“This is it. This is the last time I’m going to write the name Sarah Palin until she does something truly newsworthy, like declare herself a candidate for the presidency. Until then, I will no longer take part in the left’s obsessive-compulsive fascination with her, which is both unhealthy and counterproductive.”
I kept that promise. The only other time she appeared by name in one of my columns was in a passing reference to her speaking at the Conservative Political Action Conference in 2013. This column is only the second reference.
The same is true of Trump. The constant harping on him only helps him.
He is different from Palin in 2010, however. He is not only running for office, he’s leading in the polls among Republican candidates. He can’t be ignored. But coverage is not the same as drooling over the daily shenanigans of a demagogue.
I will cover Trump as he addresses issues with specific policy prescriptions and details, like answers to the question Ramos asked.
Until then, this man is not worthy of the attention he’s garnering. We in the media have to own our part in this. We can’t say he’s not serious and then cover him in a way that actually demonstrates that we are not serious.
Is he an easy target for righteous criticism? Of course he is. But is he aware that criticism from the mainstream media is invaluable among certain segments of the political right? Of course he is. Is he also aware that he’s getting more free publicity for being outrageous than he would ever be willing to buy? Of course he is.
The media is being trolled on a massive scale and we look naïve and silly to have fallen for it, even if he draws readers and viewers. When people refer to the press as the fourth estate, it shouldn’t be confused with a Trump property.
Allow me to share one more of Trump’s quotes from Politico:
89. “My brand became more famous as I became more famous, and more opportunities presented themselves.” (Amazon.com, 2007)
Next up we have Mr. Cohen:
In case the gyrations in global markets have you confused, here’s anupdated Middle Eastern primer that will make you feel better:
1) The United States invasion of Iraq in 2003 brought the Shiite majority to power, so advancing the interests of Shiite Iran, America’s enemy. It ousted the Sunnis, upsetting the Sunni-Shiite balance in the Middle East. This infuriated Sunni Saudi Arabia, America’s ally, in theory.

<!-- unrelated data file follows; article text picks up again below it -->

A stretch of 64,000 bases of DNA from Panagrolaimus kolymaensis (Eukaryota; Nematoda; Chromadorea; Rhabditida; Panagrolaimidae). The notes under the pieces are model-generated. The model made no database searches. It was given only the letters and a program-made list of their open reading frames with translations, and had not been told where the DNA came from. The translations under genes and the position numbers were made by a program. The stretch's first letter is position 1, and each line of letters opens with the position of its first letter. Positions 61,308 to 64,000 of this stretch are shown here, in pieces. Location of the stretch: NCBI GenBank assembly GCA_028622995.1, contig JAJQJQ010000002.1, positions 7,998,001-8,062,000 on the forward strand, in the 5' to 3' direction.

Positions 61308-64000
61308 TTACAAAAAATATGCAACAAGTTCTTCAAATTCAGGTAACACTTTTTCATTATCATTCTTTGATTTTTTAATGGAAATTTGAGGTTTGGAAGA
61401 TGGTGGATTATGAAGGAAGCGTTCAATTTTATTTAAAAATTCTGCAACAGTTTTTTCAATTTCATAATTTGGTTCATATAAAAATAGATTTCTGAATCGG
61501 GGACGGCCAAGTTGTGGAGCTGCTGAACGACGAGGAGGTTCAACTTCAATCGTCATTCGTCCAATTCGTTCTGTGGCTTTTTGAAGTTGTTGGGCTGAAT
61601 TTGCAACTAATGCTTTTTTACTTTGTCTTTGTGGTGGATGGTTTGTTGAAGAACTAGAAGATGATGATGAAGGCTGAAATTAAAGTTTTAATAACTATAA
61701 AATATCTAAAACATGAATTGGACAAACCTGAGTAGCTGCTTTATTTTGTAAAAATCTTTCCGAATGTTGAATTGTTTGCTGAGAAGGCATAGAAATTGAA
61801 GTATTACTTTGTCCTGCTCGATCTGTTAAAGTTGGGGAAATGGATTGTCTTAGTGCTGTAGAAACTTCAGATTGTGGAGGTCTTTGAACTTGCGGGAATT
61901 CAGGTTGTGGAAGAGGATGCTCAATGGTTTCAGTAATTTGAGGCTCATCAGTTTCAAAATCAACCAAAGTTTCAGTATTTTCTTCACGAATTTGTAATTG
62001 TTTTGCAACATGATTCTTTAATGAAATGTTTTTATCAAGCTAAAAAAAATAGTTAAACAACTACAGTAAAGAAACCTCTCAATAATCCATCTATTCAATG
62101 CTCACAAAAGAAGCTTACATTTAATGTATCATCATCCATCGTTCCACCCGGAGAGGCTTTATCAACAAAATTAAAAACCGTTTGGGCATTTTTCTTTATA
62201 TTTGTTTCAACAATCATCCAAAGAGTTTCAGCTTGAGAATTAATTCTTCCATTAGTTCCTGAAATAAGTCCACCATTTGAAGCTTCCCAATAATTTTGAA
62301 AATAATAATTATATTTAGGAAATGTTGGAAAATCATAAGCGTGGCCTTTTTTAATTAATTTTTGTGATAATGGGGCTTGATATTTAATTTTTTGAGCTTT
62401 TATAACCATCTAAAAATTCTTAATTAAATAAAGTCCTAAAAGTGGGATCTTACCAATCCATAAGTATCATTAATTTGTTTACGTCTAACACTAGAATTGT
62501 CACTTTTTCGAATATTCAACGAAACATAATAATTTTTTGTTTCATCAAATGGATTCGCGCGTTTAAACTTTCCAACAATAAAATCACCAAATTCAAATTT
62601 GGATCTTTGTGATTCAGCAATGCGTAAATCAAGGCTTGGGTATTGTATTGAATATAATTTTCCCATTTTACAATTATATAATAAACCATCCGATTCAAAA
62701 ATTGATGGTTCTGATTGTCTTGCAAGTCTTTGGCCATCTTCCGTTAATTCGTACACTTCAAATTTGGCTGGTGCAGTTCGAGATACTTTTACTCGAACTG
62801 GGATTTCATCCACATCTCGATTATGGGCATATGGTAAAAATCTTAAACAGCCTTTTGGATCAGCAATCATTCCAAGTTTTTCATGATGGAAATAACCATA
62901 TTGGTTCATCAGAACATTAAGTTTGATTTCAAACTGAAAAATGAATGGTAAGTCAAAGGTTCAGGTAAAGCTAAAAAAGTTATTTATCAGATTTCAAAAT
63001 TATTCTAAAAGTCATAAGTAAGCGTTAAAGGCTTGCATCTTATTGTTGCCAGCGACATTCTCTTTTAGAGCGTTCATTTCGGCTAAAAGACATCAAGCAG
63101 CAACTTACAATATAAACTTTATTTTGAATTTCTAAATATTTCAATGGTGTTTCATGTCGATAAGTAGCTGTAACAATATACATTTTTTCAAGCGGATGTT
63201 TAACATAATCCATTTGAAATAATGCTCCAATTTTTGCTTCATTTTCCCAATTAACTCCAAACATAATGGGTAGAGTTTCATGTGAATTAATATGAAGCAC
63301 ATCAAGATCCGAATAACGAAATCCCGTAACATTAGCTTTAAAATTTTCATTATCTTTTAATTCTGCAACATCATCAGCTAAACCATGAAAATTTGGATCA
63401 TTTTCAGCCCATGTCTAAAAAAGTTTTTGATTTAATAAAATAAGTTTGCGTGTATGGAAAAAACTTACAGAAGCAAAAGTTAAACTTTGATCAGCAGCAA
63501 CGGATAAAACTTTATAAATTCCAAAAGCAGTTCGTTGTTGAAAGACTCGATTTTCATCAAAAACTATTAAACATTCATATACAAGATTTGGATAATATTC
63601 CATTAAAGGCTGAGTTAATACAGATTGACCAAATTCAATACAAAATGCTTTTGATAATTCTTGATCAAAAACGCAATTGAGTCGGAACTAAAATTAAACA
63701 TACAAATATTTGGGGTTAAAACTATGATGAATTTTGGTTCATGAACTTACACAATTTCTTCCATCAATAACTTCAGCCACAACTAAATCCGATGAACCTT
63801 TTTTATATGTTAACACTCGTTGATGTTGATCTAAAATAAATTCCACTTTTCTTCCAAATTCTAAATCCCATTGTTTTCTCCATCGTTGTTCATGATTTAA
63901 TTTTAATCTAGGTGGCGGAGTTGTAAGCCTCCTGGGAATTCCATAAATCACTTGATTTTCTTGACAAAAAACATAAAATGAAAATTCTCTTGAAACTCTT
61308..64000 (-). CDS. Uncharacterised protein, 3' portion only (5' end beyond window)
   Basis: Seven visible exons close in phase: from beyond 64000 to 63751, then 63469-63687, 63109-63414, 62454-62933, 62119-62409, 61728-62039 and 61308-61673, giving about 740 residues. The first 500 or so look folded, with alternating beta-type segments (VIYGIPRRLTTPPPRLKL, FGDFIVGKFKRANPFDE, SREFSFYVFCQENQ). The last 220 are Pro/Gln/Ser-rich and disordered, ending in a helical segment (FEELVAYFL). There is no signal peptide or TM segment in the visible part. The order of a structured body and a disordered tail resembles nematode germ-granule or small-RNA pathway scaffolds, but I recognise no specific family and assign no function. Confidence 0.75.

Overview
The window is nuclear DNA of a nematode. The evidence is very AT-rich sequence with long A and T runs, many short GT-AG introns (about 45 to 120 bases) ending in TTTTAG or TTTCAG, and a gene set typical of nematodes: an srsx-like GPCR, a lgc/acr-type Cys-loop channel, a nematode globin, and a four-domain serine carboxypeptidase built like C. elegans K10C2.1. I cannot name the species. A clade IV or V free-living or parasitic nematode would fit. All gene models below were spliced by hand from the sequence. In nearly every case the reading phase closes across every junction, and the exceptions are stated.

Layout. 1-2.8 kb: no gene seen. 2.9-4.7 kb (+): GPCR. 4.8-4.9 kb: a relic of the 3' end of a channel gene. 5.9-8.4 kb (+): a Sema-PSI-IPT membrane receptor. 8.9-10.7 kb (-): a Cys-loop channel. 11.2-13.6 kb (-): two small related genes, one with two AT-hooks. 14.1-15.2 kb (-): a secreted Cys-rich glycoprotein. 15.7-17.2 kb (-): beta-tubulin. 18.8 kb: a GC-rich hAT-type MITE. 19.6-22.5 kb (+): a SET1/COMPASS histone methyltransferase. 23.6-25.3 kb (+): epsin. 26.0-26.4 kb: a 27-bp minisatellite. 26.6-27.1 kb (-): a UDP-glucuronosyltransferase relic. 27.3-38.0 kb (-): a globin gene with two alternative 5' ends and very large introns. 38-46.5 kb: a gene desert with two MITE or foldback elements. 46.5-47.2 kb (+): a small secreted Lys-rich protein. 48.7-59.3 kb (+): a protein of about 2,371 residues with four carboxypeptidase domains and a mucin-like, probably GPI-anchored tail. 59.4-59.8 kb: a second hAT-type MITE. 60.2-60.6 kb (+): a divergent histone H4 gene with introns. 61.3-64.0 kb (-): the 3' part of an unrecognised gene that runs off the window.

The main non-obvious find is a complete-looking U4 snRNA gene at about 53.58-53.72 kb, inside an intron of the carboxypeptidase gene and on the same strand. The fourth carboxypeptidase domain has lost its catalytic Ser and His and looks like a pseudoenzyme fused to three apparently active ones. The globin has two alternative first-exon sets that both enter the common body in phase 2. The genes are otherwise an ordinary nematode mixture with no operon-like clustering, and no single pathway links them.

2) The wealthy Saudi royal family underwrites a conservative Wahhabi Islam whose teachings are fiercely anti-American (don’t ask about the Saudi-American alliance). The Saudis have backed Sunni Islamists in war-ravaged Syria against the country’s Iranian-backed despot, Bashar al-Assad, who is from the quasi-Shiite Alawite sect. This maneuver backfired. A barbaric, tech-savvy, knife-wielding Sunni group calling itself Islamic State swept across Syria and Iraq, beheading and raping and destroying great treasures in pursuit of a medieval caliphate that would stretch across territory including modern-day Saudi Arabia. Talk about unintended consequences! Meanwhile the Saudis have bankrolled the destruction of Sunni Islamists in Egypt. This other bad sort of Sunni extremist, known as the Muslim Brotherhood, committed the ultimate lèse-majesté of believing in the ballot box as a source of authority.
3) Sunni-Shiite tensions have become regional. Saudi Arabia and other gulf monarchies are now so convinced that the United States is pro-Shiite (read pro-Iran!), and so persuaded of Iran’s anti-Sunni imperial designs, that they have embarked on a bombing campaign in — you guessed it! — Yemen. The purported aim is to stop the Houthis, seen in Riyadh as Iranian proxies.
4) In the aftermath of the Arab Spring (see below) the main functioning, stable states in the Middle East are non-Arab: Israel, Turkey and Iran. Israel has been in a stop-go war with Arabs since 1948, but is most exercised about Iran, which is not Arab, not Sunni, not on its border and not nuclear armed (see below).